Magnetic metamaterials could help resolve the Moore’s law dilemma, especially as these materials relate to engineers’ current efforts to store information using the spin of an electron rather than its charge. This field of science is called spintronics. Modern electronics rely on the movement of electrons to store and retrieve information: As electrons move, their charges are measured and translated into computer bits. Billions of these bits are then used to load up websites and applications. Spintronics takes a different approach, measuring the electron’s spin instead of its charge. An electron’s spin, associated with magnetism, takes only one of two directions — up or down. If scientists can learn to manipulate electron spins, then this information could be translated into a more efficient computer bit.
Heyderman’s research could help scientists master the art of spintronics because it improves upon current understanding of how electrons share magnetic information. Her team’s primary discovery is that nanomagnets communicate more quickly with one another at low temperatures than at higher temperatures. To visualize nanomagnets’ increased efficiency at lower temperatures, you can think of how much harder it is to push liquid water than it is to push a block of ice. When you push the ice, the entire block moves forwards immediately. However, when you try to push on a pool of water, it does not simply move forward. Instead, you send ripples through the liquid, and it takes a much longer time for your push to reach the other end of the pool.
Magnetic metamaterials behave in a similar fashion, but rely on a magnetic signal instead of a physical push. At higher temperatures, the honeycomb of nanomagnets allows the signal to slowly ripple through the entire grid. In contrast, at lower temperatures, the magnetic metamaterials react more like ice, and even nanomagnets far away from the signal’s initial push respond almost instantaneously. If utilized in a computer chip, these magnetic metamaterials and signals could speed up information transmission.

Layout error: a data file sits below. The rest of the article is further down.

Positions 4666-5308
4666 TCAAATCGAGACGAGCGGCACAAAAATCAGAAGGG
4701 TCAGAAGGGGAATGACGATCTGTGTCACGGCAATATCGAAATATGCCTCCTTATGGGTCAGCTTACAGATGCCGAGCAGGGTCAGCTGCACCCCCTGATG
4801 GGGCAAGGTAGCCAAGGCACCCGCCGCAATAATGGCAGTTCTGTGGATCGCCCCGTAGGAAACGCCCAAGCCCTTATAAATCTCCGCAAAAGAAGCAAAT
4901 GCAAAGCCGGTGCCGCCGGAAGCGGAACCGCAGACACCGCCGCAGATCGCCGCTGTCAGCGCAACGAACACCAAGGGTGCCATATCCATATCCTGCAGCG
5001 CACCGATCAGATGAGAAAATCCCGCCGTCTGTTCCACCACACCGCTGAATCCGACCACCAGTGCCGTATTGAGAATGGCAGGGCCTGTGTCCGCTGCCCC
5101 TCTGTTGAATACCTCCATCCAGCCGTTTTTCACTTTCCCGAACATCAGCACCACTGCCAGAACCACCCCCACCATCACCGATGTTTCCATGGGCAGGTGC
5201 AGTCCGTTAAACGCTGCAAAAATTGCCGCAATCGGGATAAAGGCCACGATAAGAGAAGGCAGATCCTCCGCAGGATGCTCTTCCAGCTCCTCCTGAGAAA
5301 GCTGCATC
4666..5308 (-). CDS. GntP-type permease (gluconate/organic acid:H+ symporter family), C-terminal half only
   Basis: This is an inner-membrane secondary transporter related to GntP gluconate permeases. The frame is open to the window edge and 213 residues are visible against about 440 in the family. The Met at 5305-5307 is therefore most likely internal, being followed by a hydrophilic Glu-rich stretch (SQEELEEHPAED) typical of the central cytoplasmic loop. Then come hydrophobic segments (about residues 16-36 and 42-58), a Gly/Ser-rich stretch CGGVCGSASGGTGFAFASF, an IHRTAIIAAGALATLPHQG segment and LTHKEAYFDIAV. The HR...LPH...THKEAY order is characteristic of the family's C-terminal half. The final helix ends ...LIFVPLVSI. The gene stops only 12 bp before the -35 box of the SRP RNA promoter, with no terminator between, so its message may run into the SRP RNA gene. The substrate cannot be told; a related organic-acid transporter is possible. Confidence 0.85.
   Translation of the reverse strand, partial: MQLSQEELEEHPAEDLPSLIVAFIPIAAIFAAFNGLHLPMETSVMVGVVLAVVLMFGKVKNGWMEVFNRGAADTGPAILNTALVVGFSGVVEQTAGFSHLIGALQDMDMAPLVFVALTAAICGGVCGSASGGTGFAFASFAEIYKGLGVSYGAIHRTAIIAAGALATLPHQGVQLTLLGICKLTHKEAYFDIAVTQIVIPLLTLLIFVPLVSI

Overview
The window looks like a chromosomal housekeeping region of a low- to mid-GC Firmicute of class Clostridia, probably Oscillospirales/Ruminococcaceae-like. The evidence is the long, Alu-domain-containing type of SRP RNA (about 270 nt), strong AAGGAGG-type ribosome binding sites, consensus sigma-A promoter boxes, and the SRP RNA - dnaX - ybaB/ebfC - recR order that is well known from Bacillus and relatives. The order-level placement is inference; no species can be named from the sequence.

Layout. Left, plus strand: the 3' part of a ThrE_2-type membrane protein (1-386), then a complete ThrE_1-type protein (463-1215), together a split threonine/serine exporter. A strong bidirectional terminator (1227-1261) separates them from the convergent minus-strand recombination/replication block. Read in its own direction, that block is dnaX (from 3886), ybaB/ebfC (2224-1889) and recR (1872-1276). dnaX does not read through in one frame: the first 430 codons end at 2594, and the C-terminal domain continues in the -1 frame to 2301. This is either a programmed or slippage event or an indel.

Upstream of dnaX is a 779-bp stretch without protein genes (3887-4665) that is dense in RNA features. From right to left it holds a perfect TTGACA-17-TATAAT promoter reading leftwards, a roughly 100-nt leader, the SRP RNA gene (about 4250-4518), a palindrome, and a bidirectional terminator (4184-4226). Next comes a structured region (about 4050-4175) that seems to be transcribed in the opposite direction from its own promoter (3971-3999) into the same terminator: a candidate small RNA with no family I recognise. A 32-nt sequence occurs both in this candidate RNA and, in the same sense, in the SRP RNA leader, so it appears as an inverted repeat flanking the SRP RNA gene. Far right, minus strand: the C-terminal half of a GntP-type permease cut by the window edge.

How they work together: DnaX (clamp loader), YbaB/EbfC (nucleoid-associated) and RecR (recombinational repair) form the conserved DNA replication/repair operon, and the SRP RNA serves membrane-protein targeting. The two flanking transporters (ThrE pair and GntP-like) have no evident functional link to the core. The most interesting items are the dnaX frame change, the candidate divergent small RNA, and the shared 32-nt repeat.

Even with these accomplishments, Heyderman’s work is not complete. Her group still needs to experiment with metamaterials of different magnet arrangements and sizes, as small changes in arrangement could have big influences on large-scale magnetic and spin effects. So far, the experimenters have tested the effect with two different configurations of nanomagnets, each with different magnetic properties. For the weakly interacting sample of nanomagnets, the phase transition effect was almost non-existent until temperatures reached approximately 10 Kelvin. However, for the strongly interacting sample, the first signs of phase transition began at almost 145 Kelvin, a much higher temperature. The group will continue to test different arrangements of magnetic metamaterials, hoping to exercise even greater control over these phase transitions.
It is likely that we will see improved spintronics in the computer world within the next few decades, and consequently, faster computers. And yet, magnetic metamaterials retain an exciting similarity to nature’s own phase-changing products. The ancient ideas of phase transitions, from simple ice, water, and vapor, continue to spark scientists’ imaginations and promise new technologies to enrich our world.